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Shoal bass caught in Chattahoochee River breaks 45-year state record

Joseph Matthew McWhorter with his state record shoal bass. (Photo courtesy of Georgia Wildlife Resources Division.)

By David Pendered

Another one for the records was caught in the Chattahoochee River near Columbus, Ga., an area known for big fish.

The new record-setting fish is a shoal bass caught by an Alabama man, Joseph Matthew McWhorter, of Lanett, Ga. The bass weighed 8 pounds, 5 ounces.

McWhorter’s catch broke the state’s 45-year state record and sends bragging rights to Alabama for the fish designated in 2016 as Georgia’s State Native Riverine Sport Fish.

McWhorter’s fish was 2 ounces heavier than Georgia’s previous record-setting fish, caught in 1977, according to a statement released Monday by the Georgia Department of Natural Resources.

McWhorter’s fish came within 7 ounces of the world-record shoal bass, caught in the Apalachicola River in 1995.

To land the fish, McWhorter told DNR that he used swimbait. That’s an artificial lure that mimics the actions of live bait.

This species isn’t widely known or fished. Part of the reason for naming it the state riverine fish was to promote South Georgia as a destination to catch shoal bass.

The species is in the black bass family and has a reputation as being one of nature’s top fighters, according to a report by the Florida Fish and Wildlife Commission. The species usually weighs in at 4 pounds to 8 pounds and measures from 12 inches to 24 inches.

The shoal bass is found throughout the Apalachicola-Chattahoochee-Flint river basin. The fish are experiencing declines in population, according to a 2013 study published by the American Fisheries Society. In Florida, the FWC reports the Chipola River is the best place to fish for shoal bass, though on a catch-and-release program.

DNR’s statement doesn’t tell much more than the size of the fish and McWhorter’s name and hometown. The report does take advantage of the new state record to urge anglers to go wet a line.

“What a way to end 2021, with a new state record shoal bass. Catches like these really showcase the amazing fishing opportunities found in Georgia.” Scott Robinson, chief of fisheries for DNR’s Wildlife Resources Division said in a statement. “Who will catch the next one? It might be you — but you have to get outdoors and Go Fish Georgia!”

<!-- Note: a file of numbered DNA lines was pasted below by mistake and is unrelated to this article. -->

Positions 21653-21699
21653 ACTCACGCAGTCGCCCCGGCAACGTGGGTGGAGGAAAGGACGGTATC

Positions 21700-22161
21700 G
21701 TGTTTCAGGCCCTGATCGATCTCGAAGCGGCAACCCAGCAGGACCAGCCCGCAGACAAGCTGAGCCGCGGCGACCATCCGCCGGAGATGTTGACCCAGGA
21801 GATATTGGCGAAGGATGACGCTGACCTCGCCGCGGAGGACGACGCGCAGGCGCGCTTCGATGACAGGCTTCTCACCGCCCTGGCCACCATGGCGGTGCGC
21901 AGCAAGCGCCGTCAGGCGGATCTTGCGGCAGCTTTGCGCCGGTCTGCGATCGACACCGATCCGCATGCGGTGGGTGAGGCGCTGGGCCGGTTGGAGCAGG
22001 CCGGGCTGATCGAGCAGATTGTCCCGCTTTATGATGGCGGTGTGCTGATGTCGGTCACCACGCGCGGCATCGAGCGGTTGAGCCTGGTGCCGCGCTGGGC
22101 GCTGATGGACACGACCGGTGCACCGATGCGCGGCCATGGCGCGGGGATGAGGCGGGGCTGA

McWhorter’s name has already been added to DNR’s list of record holders for freshwater fish.

For folks who don’t fish, the list reminds of the size of fish that swim in lakes and rivers where humans may paddle a kayak or swim. A few of the larger records and their bodies of water include:

Striped bass, two fish tied at 63 pounds, in the Oconee River and Lake Richard B. Russell; brown trout, 20 pounds, 14 ounces, Chattahoochee River; longnose gar, 30 pounds, 13 ounces, Lake Lanier; channel catfish, 44 pounds, 12 ounces, Altamaha River; and common carp, 35 pounds, 12 ounces, Lake Jackson.

McWhorter doesn’t get bragging rights in terms of sheer size of fish caught near Columbus. One record-setting fish caught in the area in 2020 was a blue catfish weighing in at 110 pounds, 6 ounces and measuring 58 inches long with a girth of 42 inches.

The fish was five times heavier than the average blue catfish pulled from the river. At the time, the fish was compared to Hogzilla, the monster hog said to weigh 1,000 pounds when he was shot south of the Ocmulgee River.

 

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David Pendered

David Pendered, Managing Editor, is an Atlanta journalist with more than 30 years experience reporting on the region’s urban affairs, from Atlanta City Hall to the state Capitol. Since 2008, he has written for print and digital publications, and advised on media and governmental affairs. Previously, he spent more than 26 years with The Atlanta Journal-Constitution and won awards for his coverage of schools and urban development. David graduated from North Carolina State University and was a Western Knight Center Fellow.

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